After managing a national economic crisis in 2018, Turkey pushed forward with concentrated efforts to boost its economy ahead of the republic’s 100 years anniversary in 2023, by when Turkey aims to become one of the world’s top ten economies. The pharmaceutical industry is one of the key sectors identified in realizing this goal and, with the government and the industry’s goals aligned, drug makers have been incentivized to increase their exports quotas and branch out into the biotech space.
Valued at approximately 40.7 billion lira (US$6 billion), the Turkish pharmaceuticals industry represents around 0.5% of the global pharmaceutical market of US$1.2 trillion, having grown steadily in the past decade. Besides increasing its output, the industry has also committed to more R&D projects and manufacturing higher-value drugs. In 2018, Turkey was recognized as part of the international PIC(s) alliance of pharmaceutical jurisdictions, taking a seat on the global scene while simultaneously rolling out its localization policy.
In early 2020, Turkey is facing one of its greatest challenges to date due to the COVID-19 outbreak. Global supply disruption, capital flight, and what is said to be the greatest global economic crisis since the Great Depression, all threaten the industry. In particular, biotech players will be less able to avail the crisis because of their reliance on external funding. However, Turkey’s drug producers have repeatedly proven resilient despite unfavorable conditions. Local and international manufacturers operating in the country are already taking an active role in the fight against the virus.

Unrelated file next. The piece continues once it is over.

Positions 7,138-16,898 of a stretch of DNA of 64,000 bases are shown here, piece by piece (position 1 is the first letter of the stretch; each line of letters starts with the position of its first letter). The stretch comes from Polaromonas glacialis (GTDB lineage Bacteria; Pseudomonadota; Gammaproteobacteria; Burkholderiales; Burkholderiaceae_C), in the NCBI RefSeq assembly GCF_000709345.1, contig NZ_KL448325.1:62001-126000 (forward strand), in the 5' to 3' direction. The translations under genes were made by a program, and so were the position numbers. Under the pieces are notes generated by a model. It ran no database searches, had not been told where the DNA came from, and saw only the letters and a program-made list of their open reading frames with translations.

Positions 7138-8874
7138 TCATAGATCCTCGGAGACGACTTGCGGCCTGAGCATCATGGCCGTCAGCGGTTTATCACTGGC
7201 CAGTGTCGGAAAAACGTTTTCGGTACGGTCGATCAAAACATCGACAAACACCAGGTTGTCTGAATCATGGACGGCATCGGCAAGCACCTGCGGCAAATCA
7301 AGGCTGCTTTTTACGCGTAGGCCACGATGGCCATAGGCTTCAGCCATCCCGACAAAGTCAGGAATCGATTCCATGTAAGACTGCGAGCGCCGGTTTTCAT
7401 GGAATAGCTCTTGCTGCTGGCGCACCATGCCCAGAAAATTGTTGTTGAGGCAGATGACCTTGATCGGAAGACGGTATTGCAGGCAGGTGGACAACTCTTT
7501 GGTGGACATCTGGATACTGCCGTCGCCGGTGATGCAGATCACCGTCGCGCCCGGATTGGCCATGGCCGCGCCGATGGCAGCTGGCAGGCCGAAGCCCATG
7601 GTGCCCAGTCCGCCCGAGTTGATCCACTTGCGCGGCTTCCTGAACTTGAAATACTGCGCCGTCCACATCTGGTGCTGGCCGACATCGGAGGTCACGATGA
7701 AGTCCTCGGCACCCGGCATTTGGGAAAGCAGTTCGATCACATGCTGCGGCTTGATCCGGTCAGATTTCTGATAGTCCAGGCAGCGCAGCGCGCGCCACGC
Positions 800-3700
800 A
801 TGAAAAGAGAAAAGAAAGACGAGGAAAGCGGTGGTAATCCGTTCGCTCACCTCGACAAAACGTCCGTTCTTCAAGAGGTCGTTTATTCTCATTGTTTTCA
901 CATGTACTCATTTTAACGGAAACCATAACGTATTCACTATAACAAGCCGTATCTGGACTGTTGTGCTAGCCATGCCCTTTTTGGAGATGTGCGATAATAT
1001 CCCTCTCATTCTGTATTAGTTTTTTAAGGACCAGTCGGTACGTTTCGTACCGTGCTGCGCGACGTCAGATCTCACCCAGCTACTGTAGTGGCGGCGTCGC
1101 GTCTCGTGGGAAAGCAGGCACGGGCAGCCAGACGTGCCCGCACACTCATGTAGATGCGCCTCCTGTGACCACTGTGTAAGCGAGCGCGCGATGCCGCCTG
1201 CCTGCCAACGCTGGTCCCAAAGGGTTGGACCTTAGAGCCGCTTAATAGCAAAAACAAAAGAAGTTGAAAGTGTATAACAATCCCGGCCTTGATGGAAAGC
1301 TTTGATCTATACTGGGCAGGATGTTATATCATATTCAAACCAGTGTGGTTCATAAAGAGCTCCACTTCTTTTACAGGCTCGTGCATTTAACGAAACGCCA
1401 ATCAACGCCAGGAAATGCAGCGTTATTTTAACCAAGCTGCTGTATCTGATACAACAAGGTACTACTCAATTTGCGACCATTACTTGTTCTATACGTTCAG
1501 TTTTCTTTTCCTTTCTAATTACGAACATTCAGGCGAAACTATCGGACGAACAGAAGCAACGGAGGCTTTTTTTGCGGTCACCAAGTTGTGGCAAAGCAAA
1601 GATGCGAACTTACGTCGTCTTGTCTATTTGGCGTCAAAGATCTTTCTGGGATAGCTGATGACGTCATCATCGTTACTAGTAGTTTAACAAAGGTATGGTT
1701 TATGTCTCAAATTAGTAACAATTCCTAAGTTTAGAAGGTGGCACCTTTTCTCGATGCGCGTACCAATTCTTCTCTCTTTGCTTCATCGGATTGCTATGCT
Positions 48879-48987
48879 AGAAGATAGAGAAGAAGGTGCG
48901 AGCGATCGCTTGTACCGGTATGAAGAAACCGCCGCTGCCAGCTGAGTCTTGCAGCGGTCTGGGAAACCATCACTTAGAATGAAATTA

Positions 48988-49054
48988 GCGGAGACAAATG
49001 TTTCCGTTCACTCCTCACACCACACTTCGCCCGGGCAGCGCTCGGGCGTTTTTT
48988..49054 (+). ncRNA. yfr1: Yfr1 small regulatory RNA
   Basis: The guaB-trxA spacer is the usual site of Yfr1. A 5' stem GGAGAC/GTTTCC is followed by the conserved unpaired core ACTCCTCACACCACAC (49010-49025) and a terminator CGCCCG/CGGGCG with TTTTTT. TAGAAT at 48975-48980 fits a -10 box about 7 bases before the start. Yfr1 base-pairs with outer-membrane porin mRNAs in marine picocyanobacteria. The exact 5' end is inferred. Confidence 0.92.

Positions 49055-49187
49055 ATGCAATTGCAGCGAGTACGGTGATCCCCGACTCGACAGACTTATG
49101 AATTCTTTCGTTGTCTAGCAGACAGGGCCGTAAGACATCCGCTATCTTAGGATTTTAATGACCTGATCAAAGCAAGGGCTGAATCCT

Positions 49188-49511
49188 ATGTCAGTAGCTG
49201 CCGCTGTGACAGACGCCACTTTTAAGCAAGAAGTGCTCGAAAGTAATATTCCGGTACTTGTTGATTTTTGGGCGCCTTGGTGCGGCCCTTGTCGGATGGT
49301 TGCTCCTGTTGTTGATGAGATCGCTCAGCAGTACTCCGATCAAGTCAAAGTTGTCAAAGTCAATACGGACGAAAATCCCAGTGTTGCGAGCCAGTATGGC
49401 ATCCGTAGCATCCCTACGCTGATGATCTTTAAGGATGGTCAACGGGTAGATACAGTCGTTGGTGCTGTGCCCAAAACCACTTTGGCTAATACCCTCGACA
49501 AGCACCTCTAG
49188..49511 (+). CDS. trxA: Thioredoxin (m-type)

GBR conducted much of the research for this publication prior to the COVID-19 outbreak and we have tried to update the report with new perspectives caused by the pandemic wherever possible. What is already clear, however, is that Turkey’s pharma industry will play a more important role than ever before in the years to come. Labs and production lines remain staffed as Turkey’s pharma companies endeavor to provide the country’s hospitals with the drugs and supplies that they need during this crisis period. The fact that, so far, they have been so successful in doing so is itself a testament to the strength that the industry has already achieved.